Processing Cashews for Edibility

There is a reason why you cannot buy cashews in the shell. Cashews are poisonous if they aren’t processed properly. That’s no big surprise considering they are in the same family as poison ivy. In fact, its toxin, urushiol, is the same allergen that gives poison ivy its itch.

Illustration from "Dictionnaire Pittoresque d'Histoire Naturelle et des Phénomènes de la Nature"
Illustration from “Dictionnaire Pittoresque d’Histoire Naturelle et des Phénomènes de la Nature”

Cashews are grow as a hanging nut underneath a false fruit (false fruit having their seeds on the outside) sometimes referred to as “apples”. These apples grow in trees that can reach around 30 feet tall.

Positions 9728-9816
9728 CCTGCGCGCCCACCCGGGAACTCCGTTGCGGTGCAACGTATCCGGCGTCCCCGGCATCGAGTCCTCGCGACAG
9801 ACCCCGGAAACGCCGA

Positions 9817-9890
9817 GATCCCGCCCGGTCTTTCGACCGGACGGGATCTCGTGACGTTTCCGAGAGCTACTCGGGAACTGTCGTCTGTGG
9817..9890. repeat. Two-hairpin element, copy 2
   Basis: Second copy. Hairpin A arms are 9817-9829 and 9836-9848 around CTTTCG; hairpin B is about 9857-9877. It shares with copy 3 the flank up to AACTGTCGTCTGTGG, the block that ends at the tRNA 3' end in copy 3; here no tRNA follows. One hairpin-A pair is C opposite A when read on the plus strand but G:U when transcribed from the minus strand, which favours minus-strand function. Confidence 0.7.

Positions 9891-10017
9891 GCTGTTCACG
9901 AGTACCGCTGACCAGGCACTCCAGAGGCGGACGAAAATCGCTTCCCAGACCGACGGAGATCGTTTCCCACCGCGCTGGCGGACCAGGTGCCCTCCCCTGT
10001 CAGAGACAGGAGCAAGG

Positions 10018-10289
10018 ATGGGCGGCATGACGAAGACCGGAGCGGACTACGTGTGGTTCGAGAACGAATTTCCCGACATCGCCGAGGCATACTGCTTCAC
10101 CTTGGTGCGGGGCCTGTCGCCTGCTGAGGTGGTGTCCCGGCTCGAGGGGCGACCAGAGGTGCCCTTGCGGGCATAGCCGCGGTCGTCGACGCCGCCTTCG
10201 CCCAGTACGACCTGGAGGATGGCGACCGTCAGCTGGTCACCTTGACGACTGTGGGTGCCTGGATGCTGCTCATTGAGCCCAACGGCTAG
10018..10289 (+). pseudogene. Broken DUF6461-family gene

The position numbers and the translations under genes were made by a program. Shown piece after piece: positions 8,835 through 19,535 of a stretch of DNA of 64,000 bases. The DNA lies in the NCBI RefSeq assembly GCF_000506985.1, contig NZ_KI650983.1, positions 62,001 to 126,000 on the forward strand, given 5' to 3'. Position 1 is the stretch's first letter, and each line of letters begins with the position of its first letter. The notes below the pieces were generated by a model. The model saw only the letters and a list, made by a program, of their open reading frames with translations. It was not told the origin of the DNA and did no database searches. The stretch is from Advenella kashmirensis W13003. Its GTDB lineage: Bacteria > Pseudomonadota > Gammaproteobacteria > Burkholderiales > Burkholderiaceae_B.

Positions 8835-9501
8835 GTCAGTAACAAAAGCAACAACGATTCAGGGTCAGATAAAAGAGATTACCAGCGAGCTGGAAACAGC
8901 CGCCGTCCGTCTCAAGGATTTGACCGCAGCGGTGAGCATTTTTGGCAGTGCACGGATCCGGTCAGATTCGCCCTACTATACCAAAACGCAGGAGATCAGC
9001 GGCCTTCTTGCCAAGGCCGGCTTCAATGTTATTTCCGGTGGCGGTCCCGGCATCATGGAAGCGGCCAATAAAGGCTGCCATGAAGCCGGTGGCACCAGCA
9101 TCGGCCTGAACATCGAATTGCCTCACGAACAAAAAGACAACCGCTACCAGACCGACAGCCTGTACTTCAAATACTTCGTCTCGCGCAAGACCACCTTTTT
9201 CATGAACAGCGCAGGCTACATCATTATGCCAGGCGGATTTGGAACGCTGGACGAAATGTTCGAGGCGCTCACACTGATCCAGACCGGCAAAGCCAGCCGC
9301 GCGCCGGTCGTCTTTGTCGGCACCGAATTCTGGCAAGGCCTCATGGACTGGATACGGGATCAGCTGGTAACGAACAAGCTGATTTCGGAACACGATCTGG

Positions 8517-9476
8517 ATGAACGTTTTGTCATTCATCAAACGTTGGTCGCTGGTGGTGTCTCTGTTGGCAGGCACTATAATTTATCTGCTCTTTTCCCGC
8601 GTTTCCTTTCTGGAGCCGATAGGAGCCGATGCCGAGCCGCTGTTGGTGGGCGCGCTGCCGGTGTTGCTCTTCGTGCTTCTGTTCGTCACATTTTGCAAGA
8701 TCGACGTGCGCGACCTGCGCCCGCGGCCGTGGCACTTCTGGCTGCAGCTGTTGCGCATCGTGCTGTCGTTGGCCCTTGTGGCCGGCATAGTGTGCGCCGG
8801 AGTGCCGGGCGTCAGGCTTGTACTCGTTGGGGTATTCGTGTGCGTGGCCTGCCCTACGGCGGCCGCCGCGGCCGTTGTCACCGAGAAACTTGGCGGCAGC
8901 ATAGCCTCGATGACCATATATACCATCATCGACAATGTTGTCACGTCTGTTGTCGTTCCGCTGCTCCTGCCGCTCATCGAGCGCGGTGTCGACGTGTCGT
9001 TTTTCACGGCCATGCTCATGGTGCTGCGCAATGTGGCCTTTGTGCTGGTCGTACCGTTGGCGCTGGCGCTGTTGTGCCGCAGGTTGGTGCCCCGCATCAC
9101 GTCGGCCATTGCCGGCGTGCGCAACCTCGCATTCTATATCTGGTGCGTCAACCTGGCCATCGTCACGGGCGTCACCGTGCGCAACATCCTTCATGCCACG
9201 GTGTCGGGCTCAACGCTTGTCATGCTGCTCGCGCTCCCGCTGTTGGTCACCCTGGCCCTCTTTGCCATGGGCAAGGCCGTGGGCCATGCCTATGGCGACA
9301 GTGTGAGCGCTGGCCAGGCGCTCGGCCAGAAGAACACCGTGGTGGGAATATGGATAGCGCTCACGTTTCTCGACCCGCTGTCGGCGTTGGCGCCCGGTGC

First image of a cashew tree (drawn by French explorer André Thevet)
First image of a cashew tree (drawn by French explorer André Thevet)

After being picked, the cashews are roasted to release the poisonous fluid. This leaves a wrinkled and dried skin on the cashew which is then removed.

Cashews ready to be peeled
Cashews ready to be peeled

The “cashew nutshell liquid” is sometimes collected and used in things like varnish and even fungicides.

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